Soon after arriving, my husband took a job in town as a dishwasher at a restaurant. Prior to leaving for work one day he showed me how to use the gun and said, “Remember, if a bear shows up and there’s trouble, don’t shoot until it’s biting the barrel.” What a comforting sentiment, as he walked off down the trail that led to civilization, but away from me. Oh, I wasn’t alone, we had one radio that completed our “media center”, and there were rabbits, grouse and critters to observe. I made the cabin comfortable by arranging two black vinyl car seats and a few stumps into a cozy furniture grouping. The floor was made of rough-cut 2x6 boards and it was easier to sweep the dirt between the cracks than herd it into a dustpan. Home sweet home.

As I dealt with isolation during the long days of autumn, I started to write frequent letters to my parents.  I remember sitting cross-legged against a large poplar tree writing with a carpet of fallen amber leaves surrounding me, listening to the honking of thousands of sandhill cranes overhead, circling around and around in the sky, gathering together for their flight south. I poured myself into long descriptive accounts of where we lived, Alaskan characters we met, and new adventurous things we did. I felt if I could give my loved ones so much detail in my letters it would nearly bring them to me. The loneliness eased in the process. This was the furthest I’d been from home, thousands of miles away. It was me, my journal and my box of colored pencils. I used many stamps during those nine months up north, sending letters to the “lower forty-eight.”

A few years later we’d returned to Minnesota and were living in Ely when I decided to go to junior college. I was bored, looking for something new, valuable and challenging to do. Education was a priority in my family and to me, despite my dad having told me after completing high school that I should just get married and find someone to take care of me. He didn’t believe I was college material and unfortunately did not live to see that he was wrong.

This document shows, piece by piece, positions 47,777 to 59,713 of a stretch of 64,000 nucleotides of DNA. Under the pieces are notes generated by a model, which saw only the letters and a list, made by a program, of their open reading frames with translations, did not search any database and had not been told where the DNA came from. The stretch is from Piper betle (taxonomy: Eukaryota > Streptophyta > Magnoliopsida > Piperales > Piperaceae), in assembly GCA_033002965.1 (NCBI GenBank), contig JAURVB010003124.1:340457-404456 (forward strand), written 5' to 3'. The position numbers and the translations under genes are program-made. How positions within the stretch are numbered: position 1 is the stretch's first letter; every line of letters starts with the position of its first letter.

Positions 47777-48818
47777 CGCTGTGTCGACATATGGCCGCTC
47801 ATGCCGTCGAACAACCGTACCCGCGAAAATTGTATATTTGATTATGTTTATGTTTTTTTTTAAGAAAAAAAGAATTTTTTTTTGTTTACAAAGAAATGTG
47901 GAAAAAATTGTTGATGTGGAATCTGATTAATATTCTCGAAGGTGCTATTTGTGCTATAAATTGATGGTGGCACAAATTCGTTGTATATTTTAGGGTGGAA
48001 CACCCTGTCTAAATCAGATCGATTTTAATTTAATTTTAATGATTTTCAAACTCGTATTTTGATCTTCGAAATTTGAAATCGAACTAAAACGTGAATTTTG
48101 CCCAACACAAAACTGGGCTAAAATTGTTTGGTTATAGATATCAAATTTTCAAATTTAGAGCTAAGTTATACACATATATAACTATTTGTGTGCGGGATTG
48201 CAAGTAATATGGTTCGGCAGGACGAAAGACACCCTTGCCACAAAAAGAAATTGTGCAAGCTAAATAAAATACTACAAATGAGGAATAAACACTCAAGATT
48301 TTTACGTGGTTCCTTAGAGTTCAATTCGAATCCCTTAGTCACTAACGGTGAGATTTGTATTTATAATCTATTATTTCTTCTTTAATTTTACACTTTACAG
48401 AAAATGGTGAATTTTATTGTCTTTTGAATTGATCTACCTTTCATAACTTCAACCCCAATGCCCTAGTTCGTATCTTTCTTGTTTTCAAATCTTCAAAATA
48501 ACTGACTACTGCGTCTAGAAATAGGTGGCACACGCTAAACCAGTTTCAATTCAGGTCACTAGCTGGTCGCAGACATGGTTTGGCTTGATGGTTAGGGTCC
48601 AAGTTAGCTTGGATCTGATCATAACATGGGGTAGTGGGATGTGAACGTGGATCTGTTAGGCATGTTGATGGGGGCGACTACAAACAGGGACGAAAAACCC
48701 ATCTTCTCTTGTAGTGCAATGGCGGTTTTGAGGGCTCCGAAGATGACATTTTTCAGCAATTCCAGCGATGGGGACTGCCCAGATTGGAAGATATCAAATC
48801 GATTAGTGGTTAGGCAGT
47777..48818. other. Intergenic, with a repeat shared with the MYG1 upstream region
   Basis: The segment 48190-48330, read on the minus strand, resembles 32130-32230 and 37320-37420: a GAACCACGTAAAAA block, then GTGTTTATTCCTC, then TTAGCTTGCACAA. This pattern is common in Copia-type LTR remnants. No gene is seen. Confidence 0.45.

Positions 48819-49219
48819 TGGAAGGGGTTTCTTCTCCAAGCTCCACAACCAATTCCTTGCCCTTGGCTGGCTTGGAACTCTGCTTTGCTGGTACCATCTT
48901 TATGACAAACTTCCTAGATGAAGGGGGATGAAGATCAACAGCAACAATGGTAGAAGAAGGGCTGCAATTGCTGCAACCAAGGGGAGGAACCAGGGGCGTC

So there I was, a school girl, again back to writing papers. I received very good grades, which I attribute to being an older non-traditional student who was happily applying herself to school studies. When I finished college in Ely, I transferred to Bemidji to get my B.S. degree in Graphic Design. In one English class I took I was told by the professor, a friend of my older brother who was an English major, “You stick to your art pursuits, your brother got the writing abilities, you got the art.” I felt knocked down. A teacher should never tell a student such a thing. This kind of discouragement happens to multitudes of students; I’m no exception but “supposed” professionals such as him ought to shove their foot further into their mouth, thus preventing them from saying such negative and defeating statements like that to people deeply interested in learning.

At age twenty-eight, I graduated with honors and got a job in my field of graphic design. As it turned out, in the decades ahead, aside from writing funny emails to friends and family, I didn’t do much other writing...but I did “live” and like a good-quality sponge, soaked up plenty of things to write about.  So now it’s great to have the memories in addition to the opportunity for such variety in my job at the Timberjay doing graphic design and some writing as well.

Scarlet Lynn Stone can be reached at: timberjay@frontiernet.net